Good to see someone else growing black pines from seeds. I also have good success this year with just under 800 seedling potted up. It's only the second time that I've had good success rate in the last 6 years or so. So every single one of them is precious.
On the side note, I am curious to find that liverwort is a bit of an issue for you too. I don't have trouble with them but one of my suppliers who is probably the biggest conifer grower in the country, struggles with it big time. I wonder could it have been the potting mix or water...... :lost:


Regards

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check out our new website:
http://bonsaisensation.com.au
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Re: Pine seedlings

Postby shibui » November 20th, 2017, 5:20 pm

My guess is that liverwort and water are related. I water quite heavily because of using a very open mix so the nursery is usually damp. I have been spraying with vinegar which kills the live plants but it soon comes back.
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Re: Pine seedlings

Postby shibui » January 27th, 2018, 6:55 pm

These seedlings have grown slowly but surely all spring and summer. The ones I pricked out as tiny seedlings are now about 10cm tall
jbp seedling cuttings 1.JPG


If I just leave them to grow they will get taller and taller but very few lower branches. I want my pine seedlings to have lots of really low branches because not only will that give me plenty of options if I want to prune the trunk shorter but those low branches will also thicken the trunk. The closer to the base I can get branches the better so now is a great time to prune these little trees.
They are very young so they can sprout new buds really easily. I cut them just above the lower needles.
jbp seedling cuttings 2.JPG


If you want to grow tall, thin pines with few branches and no taper just leave your seedlings to grow. I have also been experimenting with leaving the seedlings to grow longer then wiring the trunks and putting plenty of twists and bends into the trunks. That reduces the height and disguises the lack of taper and also gives lots of dynamic movement to the future tree.

Because it is hard to get pine seed I don't waste the bits that have been cut off. Being juvenile growth - you can see they have different needles to the normal mature foliage - they can strike roots quite easily.
First, carefully strip off the lower needles
jbp seedling cuttings 3.JPG


Dip the base in rooting hormone and put them into propagating mix
jbp seedling cuttings 6.JPG

then into the propagating area under mist. I expect around 80-90% of these to grow roots. I'll update as they progress.

The seedlings I pricked out later have also grown. Interesting that they seem to have a higher rate of branching on the trunks. I have also cut the taller of these to get even more lower branches.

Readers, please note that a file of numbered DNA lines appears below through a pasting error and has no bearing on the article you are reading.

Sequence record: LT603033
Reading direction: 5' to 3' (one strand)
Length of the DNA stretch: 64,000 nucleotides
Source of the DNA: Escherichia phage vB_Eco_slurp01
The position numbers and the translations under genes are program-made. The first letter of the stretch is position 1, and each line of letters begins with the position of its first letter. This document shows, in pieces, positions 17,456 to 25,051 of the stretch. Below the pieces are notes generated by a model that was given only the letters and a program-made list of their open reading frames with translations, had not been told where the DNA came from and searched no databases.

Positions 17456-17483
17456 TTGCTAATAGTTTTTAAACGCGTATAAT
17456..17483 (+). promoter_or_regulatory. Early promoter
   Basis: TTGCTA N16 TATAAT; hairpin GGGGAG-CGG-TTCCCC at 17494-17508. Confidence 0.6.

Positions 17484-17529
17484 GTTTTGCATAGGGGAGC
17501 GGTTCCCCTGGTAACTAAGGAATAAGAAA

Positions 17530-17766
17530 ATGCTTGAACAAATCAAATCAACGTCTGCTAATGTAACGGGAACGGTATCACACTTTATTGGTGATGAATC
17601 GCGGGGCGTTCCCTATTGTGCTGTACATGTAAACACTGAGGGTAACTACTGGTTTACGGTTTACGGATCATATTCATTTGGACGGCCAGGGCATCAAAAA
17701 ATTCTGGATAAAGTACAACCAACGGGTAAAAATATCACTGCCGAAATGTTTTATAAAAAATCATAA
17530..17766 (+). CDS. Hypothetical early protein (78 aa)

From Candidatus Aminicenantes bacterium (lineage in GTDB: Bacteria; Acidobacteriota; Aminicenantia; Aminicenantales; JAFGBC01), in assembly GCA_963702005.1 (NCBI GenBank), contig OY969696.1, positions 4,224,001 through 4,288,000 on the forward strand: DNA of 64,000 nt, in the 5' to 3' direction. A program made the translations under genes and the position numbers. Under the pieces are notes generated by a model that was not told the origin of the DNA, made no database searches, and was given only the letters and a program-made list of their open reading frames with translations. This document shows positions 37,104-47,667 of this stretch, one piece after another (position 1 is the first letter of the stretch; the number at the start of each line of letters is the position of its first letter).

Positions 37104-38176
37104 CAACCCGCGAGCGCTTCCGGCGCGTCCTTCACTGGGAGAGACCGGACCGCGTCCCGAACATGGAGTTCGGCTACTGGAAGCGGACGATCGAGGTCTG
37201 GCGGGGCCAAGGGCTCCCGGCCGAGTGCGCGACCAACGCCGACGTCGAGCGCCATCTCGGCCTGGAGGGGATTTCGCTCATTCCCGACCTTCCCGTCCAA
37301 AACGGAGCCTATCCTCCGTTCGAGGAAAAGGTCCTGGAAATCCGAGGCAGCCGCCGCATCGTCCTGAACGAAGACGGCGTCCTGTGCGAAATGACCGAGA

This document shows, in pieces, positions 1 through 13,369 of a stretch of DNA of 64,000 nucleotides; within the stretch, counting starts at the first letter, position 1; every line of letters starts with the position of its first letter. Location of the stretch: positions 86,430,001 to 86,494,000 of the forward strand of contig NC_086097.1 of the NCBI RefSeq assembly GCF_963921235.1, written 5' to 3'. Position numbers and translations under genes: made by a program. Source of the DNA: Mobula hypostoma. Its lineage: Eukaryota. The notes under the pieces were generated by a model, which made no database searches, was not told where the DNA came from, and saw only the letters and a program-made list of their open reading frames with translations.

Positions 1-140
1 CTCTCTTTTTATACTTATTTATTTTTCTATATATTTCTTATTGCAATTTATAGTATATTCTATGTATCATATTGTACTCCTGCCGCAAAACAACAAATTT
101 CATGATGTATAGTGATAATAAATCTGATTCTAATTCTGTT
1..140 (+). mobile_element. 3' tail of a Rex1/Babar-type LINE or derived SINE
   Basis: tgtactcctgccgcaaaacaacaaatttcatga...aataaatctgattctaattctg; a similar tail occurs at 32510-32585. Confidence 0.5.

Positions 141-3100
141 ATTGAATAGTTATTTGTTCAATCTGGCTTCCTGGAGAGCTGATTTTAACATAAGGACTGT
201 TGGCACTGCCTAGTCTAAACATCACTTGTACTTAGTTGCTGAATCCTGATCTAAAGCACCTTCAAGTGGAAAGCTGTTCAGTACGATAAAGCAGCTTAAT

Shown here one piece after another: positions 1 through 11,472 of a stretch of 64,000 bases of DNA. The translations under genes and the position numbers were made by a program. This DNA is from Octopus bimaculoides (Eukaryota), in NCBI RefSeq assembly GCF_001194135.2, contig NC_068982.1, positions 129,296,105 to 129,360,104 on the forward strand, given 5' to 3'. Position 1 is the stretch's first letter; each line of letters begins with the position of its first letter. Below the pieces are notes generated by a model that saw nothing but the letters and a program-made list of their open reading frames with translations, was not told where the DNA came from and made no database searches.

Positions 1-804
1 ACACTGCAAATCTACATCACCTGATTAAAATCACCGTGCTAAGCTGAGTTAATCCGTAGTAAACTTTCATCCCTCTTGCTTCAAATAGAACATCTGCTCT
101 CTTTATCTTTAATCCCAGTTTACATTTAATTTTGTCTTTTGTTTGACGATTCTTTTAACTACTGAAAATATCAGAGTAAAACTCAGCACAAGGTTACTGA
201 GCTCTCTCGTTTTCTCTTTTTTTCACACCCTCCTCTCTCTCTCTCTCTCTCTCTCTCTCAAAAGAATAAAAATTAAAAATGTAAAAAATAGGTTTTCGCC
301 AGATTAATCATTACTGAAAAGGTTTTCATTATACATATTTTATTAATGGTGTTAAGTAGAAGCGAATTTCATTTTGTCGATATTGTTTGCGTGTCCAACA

jbp seedling cuttings 5.JPG
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Re: Pine seedlings

Postby Watto » January 28th, 2018, 6:37 am

Very interesting, thank you.
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Re: Pine seedlings

Postby SueBee » January 30th, 2018, 4:03 pm

Shibui ,I have two pines, one in ground and one in a pot...(both grew to about 50cm high in pot before I planted one in ground. I took the top off the one in the pot and it is developing good branching lower down now, but should I also chop the one in the ground? Neither is yet ready to call bonsai by a long way.
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Re: Pine seedlings

Postby shibui » January 30th, 2018, 6:15 pm

You have asked a simple question but the answer is complex. Without seeing your tree(s) it is hard to be specific.

The following applies to Black and Red pines - In general, Pines are reluctant to bud on bare wood. Pine needles have a life of 2-3 years then they go yellow and fall off. You can let pines grow as long as there are still healthy needles to prune back to so buds will form and new shoots start. If you want new shoots somewhere specific you need to prune before those needles get old and drop.
I generally let my developing pines grow for 2 years to get maximum thickening then prune right back to the lowest healthy needles (or wherever I want the new shoots to grow)

You may have noticed that pines that are growing well have a bare 'neck' at the base of each new shoot. Buds rarely form on that bare spot, even if it is quite young but new buds will grow at the base of the shoot, where it started growing. we use this when decandling more mature pines to get more branching, shorter shoots and smaller needles

There are a few pines that do reliably bud on bare wood - radiata and white pines are a couple I know of.
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Re: Pine seedlings

Postby SueBee » January 31st, 2018, 8:42 am

Thanks Shibui, mine are Pinus Picea which I know are not ideal for Bonsai but as I have half a dozen from a swap it seems worth having a go if just to learn on them.